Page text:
Monday, 11 March 2013

The Pills Would Ease the Pain

Following the murder of Max Payne's wife and infant child, in the game that shares his name, Max becomes, among other things, addicted to painkillers. It's a neat rationale for the use of an extremely standard gameplay mechanic: the health pack—that strangely ubiquitous panacea in worlds where all ailments are measured by a subtracted percentage from a universal health bar.

This rationale doesn't stop the mechanic from being totally absurd. Aside from the miraculous cure-all qualities, taken literally it's pretty safe to assume that, with the amount of pills he downs, Max would O.D. before ever got the chance to die from his wounds. But in Max Payne, the painkillers work as part of the melodramatic excess of the game.

Drawing from the bleak brutality and amorality of detective noir, the aesthetic action of John Woo movies, and revenge films where the enemies themselves are less important than how their blood looks splattered all over the walls, Max Payne is an expression of its protagonist's unhinged, vengeful state of mind. Like all games, the limitations of gameplay mechanics lead to a drastically oversimplified representation of reality—but the single-mindedness of the gameplay here lends itself to a reality that's expressed psychologically.

Max Payne looks like he means business in the New York subway

The fact that the one and only thing you can do in this game is fire away with stylish fury not only reflects Max's literal actions, but the all-consuming singular nature of his character's revenge. It doesn't matter that you can't tell one goon from the other, or even that you're killing a highly improbable number of people—the whole game is an expression of vengeful hyperbole. And it's not just that Max is addicted to painkillers, but that his dependence, in its absurd excess, takes on the same heightened psychological quality as everything else. It's in this way that the game mechanics themselves are turned to poetry, incorporated into the game's narrative vision and transformed into something artistically and narratively meaningful.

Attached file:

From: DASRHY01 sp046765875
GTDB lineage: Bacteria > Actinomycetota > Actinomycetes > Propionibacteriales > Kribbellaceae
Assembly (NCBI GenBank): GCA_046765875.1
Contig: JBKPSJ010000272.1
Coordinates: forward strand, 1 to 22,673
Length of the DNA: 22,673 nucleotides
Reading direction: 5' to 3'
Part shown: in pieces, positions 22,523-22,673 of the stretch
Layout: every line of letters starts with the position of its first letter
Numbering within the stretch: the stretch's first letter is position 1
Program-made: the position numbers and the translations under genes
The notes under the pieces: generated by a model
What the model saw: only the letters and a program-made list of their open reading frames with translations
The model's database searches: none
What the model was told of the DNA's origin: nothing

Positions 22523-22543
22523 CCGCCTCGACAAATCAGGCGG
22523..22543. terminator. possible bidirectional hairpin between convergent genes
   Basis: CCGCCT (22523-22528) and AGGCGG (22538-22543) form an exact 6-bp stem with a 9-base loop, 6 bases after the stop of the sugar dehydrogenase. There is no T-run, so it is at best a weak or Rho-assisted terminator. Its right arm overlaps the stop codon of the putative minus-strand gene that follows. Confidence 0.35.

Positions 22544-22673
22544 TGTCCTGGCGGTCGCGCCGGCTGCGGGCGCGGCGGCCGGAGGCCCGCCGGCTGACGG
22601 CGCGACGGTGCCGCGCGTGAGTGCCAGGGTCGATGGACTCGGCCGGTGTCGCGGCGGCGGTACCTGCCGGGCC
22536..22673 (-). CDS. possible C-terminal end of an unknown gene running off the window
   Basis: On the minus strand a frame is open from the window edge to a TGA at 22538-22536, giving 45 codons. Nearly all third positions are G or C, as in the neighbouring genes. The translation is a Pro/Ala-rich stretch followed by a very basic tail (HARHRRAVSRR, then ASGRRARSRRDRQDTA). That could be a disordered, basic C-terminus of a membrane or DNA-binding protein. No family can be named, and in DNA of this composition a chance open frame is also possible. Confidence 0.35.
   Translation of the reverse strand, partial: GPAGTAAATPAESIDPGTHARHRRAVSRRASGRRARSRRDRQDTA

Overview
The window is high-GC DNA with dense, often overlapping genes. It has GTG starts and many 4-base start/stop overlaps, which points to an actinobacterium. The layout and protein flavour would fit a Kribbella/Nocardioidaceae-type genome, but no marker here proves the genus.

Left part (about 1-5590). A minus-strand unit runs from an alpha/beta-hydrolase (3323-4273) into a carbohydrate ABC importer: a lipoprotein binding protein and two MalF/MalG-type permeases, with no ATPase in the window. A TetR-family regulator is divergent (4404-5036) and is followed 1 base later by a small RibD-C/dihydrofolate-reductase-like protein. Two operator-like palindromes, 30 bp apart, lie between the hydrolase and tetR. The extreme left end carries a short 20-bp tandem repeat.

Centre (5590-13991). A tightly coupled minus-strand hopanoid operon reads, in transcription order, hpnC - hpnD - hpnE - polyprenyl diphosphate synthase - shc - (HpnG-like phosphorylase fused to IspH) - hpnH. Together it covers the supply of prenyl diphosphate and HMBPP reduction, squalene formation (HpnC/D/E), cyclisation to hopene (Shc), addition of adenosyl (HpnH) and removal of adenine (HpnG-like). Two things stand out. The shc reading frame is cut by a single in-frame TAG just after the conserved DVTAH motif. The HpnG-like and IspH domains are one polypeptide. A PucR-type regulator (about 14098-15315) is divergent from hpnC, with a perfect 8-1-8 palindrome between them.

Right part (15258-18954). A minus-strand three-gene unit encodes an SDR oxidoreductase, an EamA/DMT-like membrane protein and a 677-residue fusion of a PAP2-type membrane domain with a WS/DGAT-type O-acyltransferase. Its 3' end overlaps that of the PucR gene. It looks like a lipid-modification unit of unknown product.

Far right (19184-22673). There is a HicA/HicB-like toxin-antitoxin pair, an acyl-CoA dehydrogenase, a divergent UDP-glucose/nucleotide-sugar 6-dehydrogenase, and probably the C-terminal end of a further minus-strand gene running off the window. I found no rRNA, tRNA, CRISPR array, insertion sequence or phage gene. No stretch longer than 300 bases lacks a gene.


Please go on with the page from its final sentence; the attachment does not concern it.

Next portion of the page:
Max Payne is, in its own way, a pretty smart game. It's self-aware, knows what it's drawing from and why its influences conspire to make a great game. Beyond the explicit references to Bogart and Chow Yun Fat (which give Max himself an awareness that he's enacting a power fantasy), it also seems to get what it means to be the game that it is.

At one point later on in the story, during a drug-induced hallucination, Max imagines that he's in a graphic novel (which is how the 'cutscenes' in the game are done), and then, when the dream recurs, that he's in a computer game—and in both cases, 'it was the most horrible thing I could think of'.

Comic strip cutscene during nightmare sequence

While this is mostly just a cute fourth wall nudge, it points out something about how the game structure itself ('Weapons statistics hanging in the air [...] endless repetition of the act of shooting') defines Max's psychological hell—just as graphic novels ('All of my past was just fragmented still shots') might equally define it in their own way.

I haven't yet played the sequels, but it would be interesting to see how much they scrub out these meta aspects, or if game mechanics and narrative align as effectively. I gather that Max Payne 3 got some criticism because it wanted you to feel like Max was such a tortured, conflicted soul who detested what he was doing while at the same time the game made violence so fun. But I don't think in the first game you were entirely expected to fall for that—while Max considers himself damned and never condones his own actions, he never pretends he's not relishing it, and the game never suggests that you shouldn't too.

The game is not particularly interested in problematising the violence or the revenge/power fantasy, but it still demonstrates an interesting awareness of how its mechanics work in that context.

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